Every Story Has Been Told Before

Every story has already been told.


How come, then, just in self-published novels there were well over one million in Amazon last year?

If we include what’s been published in the traditional publishing route, we will be up in the two million-plus novels, easy. Keep in mind, that does not include the novels that, although good, were rejected.

So, what’s this jazz about all stories having been told?

Well, let’s see.

There is a conflict between two great (ancient / space / alien / opposing / advanced / primitive / contemporary) civilizations. The hero joins the fight (recruited / volunteered / lost all and joined / decided to protect all and joined / decided to protect the immediate family and joined / was conscripted) and (trains / innate skills are revealed / develops powers / learns the ancient ways / learns modern ways / learns unimagined techniques / is modified -physically, psychologically, ciber implanted, genetically manipulated- to be able to fight / magic powers have revealed). The protagonist faces one terrible trial after another, wins some, but loses most. The world crumbles around the protagonist and any and all companions. There is no hope. They have lost (to the evil / the invaders / the opposition / the rivals), it’s clear and inescapable. They are doomed. Then, the protagonist surmounts impossible odds and, miraculously, manages to pull a triumph out of what was clearly a defeat. The protagonist and the survivors live now in a different world than the one they started from, and even different from the one where they fought in. They are different too. The End.

Have you ever seen or heard of that story?

Let me give you a few examples of stories that fit that paragraph:

Troy – The Oddessy / The Iliad

Harry Potter – any book of the series

Ender’s game

Ready player one

Percy Jackson and – any of the series

Starship Troopers

Star Wars – most episodes

Star Trek – most episodes

Game of Thrones – Many of the books, but, surprisingly, not all

War of the Worlds

I could go on. Are these all the same? Of course not. Do they all fit the story in the paragraph? Yes, they do.

So, every story has already been told. The thing here is, how you tell the story you are writing.

There are many people much better equipped than me to expand on how to tell the story. I will only state that it can be done.

Going back to the beginning of this post, remember some of those rejected novels in the traditionally published route? Sometimes the rejection is because they resemble a little too much a known already published work. Sometimes the trope has been done to death, that is to say, the story has been told many ways already and one more take on it is probably not going to capture new readers.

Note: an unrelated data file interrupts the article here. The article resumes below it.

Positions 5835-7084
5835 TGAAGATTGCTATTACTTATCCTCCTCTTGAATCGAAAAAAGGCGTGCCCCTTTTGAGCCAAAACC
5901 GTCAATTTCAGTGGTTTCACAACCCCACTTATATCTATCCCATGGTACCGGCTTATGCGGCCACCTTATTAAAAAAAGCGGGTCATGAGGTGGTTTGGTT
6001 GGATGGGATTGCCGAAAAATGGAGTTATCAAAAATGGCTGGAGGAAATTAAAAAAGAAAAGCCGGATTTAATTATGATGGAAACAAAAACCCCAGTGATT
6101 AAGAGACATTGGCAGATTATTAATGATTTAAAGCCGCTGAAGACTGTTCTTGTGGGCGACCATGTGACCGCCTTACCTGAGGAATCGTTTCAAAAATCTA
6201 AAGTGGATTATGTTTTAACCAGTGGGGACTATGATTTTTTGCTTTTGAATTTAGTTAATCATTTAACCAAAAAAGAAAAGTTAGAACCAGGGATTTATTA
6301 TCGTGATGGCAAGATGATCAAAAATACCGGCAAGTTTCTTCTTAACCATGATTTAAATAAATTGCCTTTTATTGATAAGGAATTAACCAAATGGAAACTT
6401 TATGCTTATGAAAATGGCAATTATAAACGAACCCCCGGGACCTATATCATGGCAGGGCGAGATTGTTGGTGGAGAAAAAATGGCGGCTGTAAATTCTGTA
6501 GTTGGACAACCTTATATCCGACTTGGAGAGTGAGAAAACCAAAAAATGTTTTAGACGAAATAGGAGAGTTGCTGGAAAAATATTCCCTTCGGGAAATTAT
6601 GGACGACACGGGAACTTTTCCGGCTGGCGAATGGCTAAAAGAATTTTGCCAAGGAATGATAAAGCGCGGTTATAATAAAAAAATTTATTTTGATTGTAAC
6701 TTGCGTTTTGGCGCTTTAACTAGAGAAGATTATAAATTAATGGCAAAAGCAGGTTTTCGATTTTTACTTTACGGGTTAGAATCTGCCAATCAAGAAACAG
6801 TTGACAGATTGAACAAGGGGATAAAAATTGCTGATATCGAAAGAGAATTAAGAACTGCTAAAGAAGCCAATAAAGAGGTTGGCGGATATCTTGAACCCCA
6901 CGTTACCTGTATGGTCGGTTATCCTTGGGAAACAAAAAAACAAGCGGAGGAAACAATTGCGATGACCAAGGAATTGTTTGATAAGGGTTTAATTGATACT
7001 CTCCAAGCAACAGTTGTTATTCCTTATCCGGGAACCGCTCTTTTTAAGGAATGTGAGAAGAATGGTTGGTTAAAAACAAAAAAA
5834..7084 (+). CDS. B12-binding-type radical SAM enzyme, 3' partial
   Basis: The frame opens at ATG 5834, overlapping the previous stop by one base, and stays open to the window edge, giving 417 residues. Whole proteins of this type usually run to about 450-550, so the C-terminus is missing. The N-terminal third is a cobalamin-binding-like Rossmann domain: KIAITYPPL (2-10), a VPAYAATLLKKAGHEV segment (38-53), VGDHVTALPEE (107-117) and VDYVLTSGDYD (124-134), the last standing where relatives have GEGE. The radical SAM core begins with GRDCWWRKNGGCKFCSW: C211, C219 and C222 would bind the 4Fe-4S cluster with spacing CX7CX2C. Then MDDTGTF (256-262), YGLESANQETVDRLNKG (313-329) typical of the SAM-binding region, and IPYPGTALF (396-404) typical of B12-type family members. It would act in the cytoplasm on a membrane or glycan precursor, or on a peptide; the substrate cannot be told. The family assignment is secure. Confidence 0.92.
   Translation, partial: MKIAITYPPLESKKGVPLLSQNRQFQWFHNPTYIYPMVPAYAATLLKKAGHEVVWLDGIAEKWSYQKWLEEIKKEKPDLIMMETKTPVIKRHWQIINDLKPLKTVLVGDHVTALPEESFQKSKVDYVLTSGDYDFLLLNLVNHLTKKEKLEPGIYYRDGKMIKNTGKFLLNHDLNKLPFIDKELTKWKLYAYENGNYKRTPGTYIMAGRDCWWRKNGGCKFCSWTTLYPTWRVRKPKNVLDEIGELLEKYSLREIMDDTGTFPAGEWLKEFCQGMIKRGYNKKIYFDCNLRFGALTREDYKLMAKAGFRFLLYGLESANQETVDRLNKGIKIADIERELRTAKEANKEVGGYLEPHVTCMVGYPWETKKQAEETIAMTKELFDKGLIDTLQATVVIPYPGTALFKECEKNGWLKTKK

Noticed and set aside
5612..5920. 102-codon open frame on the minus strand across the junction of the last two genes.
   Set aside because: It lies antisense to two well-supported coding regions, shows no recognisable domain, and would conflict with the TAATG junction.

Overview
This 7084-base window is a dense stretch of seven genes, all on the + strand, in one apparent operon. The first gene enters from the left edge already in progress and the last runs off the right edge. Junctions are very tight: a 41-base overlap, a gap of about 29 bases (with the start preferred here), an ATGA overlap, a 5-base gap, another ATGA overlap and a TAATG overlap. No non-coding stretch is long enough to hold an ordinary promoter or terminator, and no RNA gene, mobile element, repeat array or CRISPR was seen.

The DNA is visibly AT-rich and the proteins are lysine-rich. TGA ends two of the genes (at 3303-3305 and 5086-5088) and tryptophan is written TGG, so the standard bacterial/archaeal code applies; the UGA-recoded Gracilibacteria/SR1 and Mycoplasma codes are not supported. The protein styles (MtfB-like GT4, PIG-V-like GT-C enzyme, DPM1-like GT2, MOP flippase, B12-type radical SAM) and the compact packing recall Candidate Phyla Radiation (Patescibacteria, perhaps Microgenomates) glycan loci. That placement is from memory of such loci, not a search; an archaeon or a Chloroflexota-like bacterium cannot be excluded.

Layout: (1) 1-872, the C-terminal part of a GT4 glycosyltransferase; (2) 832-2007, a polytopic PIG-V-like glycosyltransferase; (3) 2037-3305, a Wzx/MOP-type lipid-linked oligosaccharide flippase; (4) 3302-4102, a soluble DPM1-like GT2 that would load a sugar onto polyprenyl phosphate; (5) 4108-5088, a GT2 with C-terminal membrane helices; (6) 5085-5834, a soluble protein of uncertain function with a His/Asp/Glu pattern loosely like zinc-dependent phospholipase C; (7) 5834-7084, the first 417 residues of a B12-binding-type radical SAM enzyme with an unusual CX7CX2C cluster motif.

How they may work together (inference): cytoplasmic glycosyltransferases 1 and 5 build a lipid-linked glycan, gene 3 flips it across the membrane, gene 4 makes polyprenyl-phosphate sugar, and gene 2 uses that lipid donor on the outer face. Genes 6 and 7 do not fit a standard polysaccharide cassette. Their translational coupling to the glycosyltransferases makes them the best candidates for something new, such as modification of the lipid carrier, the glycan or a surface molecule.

Other times, the style is wrong for the moment. It is a good story, it is well written… but. There is not enough action. There is too much dialogue. There is too much action. The characters are flat. The world is unbelievable. The magic system does not make sense. The science does not make sense. I could go on, but you get the idea. The writing is not in line with the current reader’s expectations… in the opinion of the publisher.

I have seen in #pitmad people describing their novels as “Indiana Jones plus Stargate ending up in Aliens versus Predator”. What does this mean? Does it mean they have *gulp!* plagiarized any or all of these works? No. They are trying to tell the reader what to expect. You see, right there you are looking for a specific audience. In the example above: science fiction fans that enjoy an adventurous, humorous hero. Now the author knows that those that follow the link, will expect what is in the work: Science Fiction and an action hero of some sort. There are many such descriptions, using well-known movies, TV series, or books to describe what to expect in the book being offered.

So, the fact that every story, be it romance, erotic literature, science fiction, fantasy, horror, detective, thriller, etc. has already been told does not mean that YOUR story doesn’t need to get its chance in the limelight. Just make sure it’s well written, does not have any mistakes in it (orthographic, plot holes, grammar, etc.), that it fits the current styles and trends (if you are going traditional, if you are one of the many self-publishing authors, go forth and conquer!- but be aware that the traditional publishers do what they do for a reason).

What do you think? Has every single possible story been told? Leave a comment and let me know.

Thank you for reading and have a great day.

Published by tjmanrique

I'm a SciFi, horror and fantasy writer. I will publish sometime in 2021. Mean time, My web page has my book cover concepts and a few short stories and stories about my writing journey.

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